Thankfully, there is more and more clever technology to help people make sense of it all, by condensing valuable texts for instance to facilitate reading. But the artificial intelligence has its boundaries. Indeed, there is a need for human intervention, either to define how a decision needs to be taken or simply to add the necessary human touch. In other words, despite the rise of bot intelligence, people still want to rely on the human brain to make sense of the information, identify garbage vs. precious data, and bring the emotional human perception into the equation.

The human touch meets business data

Ultimately, there’s evidence that a machine can collect data more efficiently and rapidly than a human user. As big data is everywhere, there are many advantages to work with bots and AI tools to harness large volume. However, you will need to rely on human intelligence to find relevant data in the fuzzy cloud of big data.

In fact, 40% of marketing budget is wasted because people don’t make the best use of big data. But that’s precisely because creating meaning is the role of a trained expert with a masters in data science. The ability to break down large volumes of data into small and digestible pieces that are easy to understand and visualize is an essential skill of modern business intelligence.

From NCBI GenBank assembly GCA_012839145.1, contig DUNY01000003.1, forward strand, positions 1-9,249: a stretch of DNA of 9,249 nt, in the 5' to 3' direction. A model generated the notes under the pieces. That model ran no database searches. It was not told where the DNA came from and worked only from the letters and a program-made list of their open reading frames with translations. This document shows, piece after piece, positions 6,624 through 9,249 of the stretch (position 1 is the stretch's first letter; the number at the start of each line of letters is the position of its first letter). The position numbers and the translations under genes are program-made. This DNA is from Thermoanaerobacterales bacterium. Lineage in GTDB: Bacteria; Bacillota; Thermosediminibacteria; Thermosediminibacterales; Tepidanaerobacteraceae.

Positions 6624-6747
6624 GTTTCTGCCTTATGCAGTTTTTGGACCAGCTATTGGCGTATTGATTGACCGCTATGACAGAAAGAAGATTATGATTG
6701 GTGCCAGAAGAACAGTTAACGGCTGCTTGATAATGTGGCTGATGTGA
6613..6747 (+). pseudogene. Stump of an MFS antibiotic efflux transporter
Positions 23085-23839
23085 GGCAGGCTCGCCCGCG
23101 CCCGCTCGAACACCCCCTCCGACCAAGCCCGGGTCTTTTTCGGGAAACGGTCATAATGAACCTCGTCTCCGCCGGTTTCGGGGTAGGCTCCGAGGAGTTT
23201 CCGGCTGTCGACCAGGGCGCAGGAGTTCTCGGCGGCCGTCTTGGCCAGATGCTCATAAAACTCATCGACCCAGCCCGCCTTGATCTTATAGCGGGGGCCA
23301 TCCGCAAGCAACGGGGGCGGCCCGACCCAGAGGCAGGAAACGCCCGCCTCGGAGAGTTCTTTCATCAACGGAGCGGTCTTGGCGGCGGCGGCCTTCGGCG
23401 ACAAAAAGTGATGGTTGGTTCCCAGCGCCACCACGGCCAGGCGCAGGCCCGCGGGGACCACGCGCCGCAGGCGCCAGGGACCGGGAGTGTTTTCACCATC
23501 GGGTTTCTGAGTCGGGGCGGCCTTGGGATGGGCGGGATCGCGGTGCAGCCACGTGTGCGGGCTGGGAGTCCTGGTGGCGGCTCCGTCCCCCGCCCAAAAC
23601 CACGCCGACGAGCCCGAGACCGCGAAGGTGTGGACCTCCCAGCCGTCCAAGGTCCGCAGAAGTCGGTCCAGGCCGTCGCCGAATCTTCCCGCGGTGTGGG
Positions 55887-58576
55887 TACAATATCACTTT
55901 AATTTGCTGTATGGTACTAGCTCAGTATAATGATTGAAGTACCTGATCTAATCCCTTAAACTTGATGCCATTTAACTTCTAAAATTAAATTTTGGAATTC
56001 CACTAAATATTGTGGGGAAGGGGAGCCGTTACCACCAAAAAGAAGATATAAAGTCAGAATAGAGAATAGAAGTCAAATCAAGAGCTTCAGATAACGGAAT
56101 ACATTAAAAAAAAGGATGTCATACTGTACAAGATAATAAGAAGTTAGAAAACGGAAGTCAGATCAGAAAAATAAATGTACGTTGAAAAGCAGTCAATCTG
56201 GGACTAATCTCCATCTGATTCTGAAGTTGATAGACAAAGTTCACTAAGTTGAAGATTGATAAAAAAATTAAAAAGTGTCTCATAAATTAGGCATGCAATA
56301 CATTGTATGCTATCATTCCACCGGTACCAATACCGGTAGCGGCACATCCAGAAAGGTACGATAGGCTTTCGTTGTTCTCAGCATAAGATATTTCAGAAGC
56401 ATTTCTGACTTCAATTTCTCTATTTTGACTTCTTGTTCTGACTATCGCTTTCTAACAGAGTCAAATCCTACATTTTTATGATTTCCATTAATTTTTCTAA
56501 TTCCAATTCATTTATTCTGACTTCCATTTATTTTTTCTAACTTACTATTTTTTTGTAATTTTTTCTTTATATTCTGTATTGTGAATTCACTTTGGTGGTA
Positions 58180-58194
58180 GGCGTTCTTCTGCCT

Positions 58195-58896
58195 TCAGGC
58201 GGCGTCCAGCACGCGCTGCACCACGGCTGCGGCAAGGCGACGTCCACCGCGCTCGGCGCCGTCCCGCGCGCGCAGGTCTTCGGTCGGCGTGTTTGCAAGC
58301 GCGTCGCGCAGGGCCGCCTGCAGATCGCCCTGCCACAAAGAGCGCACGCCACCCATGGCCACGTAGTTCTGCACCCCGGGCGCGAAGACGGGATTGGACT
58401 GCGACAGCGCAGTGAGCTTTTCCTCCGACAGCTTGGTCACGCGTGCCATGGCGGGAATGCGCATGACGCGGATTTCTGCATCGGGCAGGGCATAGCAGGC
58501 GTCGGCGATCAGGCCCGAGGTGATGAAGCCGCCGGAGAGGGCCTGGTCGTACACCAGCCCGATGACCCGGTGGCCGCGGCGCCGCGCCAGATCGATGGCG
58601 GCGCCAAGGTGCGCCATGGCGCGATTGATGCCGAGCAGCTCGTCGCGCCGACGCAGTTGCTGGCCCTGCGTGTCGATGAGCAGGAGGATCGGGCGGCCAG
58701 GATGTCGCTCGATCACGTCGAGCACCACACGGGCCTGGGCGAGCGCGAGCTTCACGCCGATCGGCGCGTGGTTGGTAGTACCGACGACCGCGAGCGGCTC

How better data can improve your business

Today, more and more businesses are opening their structure to the potential of big data and the positive influence it can have on their strategy and decision-making process. Mastering data science means that you can help a business make the most of its available data. Indeed, proper data harnessing and visualization can help to identify powerful trends in the market sector to gain a competitive edge.

Besides, working with data means that you can provide preventive strategies to leverage opportunities as they come and avoid threats. As decisions are based on solid information, the level of risks is low, and consequently, the potential for success is high.

Get your creatives to work with data